Finally, I met Charlie Withers, and he just blew me away. We experienced some problems during filming, and I wished I spent more time with Charlie, and film more of the stuff he’s doing. He’s really an amazing human being.

Charlie’s a person with a house-sized sense of responsibility and guilt. Until today, all he can talk about really is that incident. He felt personal responsibility that it happened on his watch. That’s who helped me see that phenomenon even clearer. It was a very eye-opening experience meeting that person.

Q: The film features interviews with survivors and victims of mass shootings and top US experts on mass homicide who discuss why workplace events like this occur, and how it could have been avoided. What was the process like on finding people to agree to appear in the movie?

EM: You know, I actually met this lady who confessed, and I actually took out some of the stuff she was saying, because I didn’t want her to go to jail. I was just blown away by her revelations. She came in and was really nice, and is a mom of five kids, kind and with a big smile. Quiet, and a really, really nice person.

She comes in and starts explaining to me, before we start rolling the cameras, that she never talked about it with anyone. She detested the conditions in the post office that she felt it was her responsibility to come in and talk about it.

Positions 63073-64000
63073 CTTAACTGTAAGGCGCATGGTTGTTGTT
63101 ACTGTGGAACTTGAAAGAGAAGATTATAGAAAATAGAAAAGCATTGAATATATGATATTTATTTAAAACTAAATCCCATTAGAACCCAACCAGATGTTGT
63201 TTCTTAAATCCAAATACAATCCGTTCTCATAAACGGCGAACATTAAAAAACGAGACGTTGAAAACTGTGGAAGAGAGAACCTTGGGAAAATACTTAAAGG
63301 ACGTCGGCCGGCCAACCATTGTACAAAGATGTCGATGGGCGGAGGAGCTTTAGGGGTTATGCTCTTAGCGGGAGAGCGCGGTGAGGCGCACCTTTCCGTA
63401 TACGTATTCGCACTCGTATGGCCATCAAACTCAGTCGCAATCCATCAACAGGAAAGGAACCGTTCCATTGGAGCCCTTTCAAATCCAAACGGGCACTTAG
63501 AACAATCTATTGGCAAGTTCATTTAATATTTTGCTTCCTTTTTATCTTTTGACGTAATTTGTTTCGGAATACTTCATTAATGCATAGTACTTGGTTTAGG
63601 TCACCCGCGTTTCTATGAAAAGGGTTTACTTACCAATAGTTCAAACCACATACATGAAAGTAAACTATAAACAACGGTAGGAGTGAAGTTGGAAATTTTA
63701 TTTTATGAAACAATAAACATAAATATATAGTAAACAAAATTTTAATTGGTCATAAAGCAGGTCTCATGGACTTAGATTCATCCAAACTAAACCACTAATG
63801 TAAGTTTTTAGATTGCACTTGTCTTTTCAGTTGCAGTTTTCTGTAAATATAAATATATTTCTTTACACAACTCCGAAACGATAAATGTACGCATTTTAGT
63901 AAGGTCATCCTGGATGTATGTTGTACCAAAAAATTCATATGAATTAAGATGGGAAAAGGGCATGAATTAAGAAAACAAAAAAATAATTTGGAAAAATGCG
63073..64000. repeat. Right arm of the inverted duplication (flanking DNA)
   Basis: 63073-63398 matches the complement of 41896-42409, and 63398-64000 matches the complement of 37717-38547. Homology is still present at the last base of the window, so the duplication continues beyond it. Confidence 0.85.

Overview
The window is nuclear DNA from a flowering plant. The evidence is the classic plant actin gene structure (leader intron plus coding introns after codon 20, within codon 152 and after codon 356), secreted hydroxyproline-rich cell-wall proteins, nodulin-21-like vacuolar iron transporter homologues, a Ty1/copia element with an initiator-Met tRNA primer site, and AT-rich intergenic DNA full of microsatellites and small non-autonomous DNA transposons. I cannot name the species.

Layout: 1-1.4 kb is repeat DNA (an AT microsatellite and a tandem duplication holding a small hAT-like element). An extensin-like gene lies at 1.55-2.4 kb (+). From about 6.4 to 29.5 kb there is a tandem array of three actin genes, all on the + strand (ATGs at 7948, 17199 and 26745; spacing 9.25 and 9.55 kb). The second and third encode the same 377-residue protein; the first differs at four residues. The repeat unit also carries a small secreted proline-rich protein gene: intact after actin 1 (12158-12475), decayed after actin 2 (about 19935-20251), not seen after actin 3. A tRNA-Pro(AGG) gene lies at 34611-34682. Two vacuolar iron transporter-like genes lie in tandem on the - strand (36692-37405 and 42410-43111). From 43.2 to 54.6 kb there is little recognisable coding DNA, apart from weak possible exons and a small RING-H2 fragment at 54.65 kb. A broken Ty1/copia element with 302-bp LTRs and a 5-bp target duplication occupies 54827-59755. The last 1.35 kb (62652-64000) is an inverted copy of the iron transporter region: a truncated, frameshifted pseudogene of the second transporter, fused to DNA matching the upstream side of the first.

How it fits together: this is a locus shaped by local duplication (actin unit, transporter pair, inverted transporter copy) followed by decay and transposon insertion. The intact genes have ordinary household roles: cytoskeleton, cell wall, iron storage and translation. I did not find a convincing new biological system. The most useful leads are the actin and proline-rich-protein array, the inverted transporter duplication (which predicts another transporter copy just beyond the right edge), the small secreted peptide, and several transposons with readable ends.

Then she confessed that she was planning on killing people in that office. She even went as far as creating a detailed plan. She even told her friend, the only friend she had in that post office, not to come in that day. I actually decided not to include it, but it was a pretty shocking revelation, but I didn’t want to cause any more problems for that woman. My reaction to that was, if this person can do that, it’s even worse than I thought.

Q: What was your initial reaction when she started telling you the story?

EM: Well, she didn’t begin detailing her experience at that workplace. She started with, I was planning on killing people. My first reaction was, you belong in jail, lady. Then she started talking about how it was year after year, she was putting in more and more hours to support her kids. She damaged her hand, and they moved her from department to department.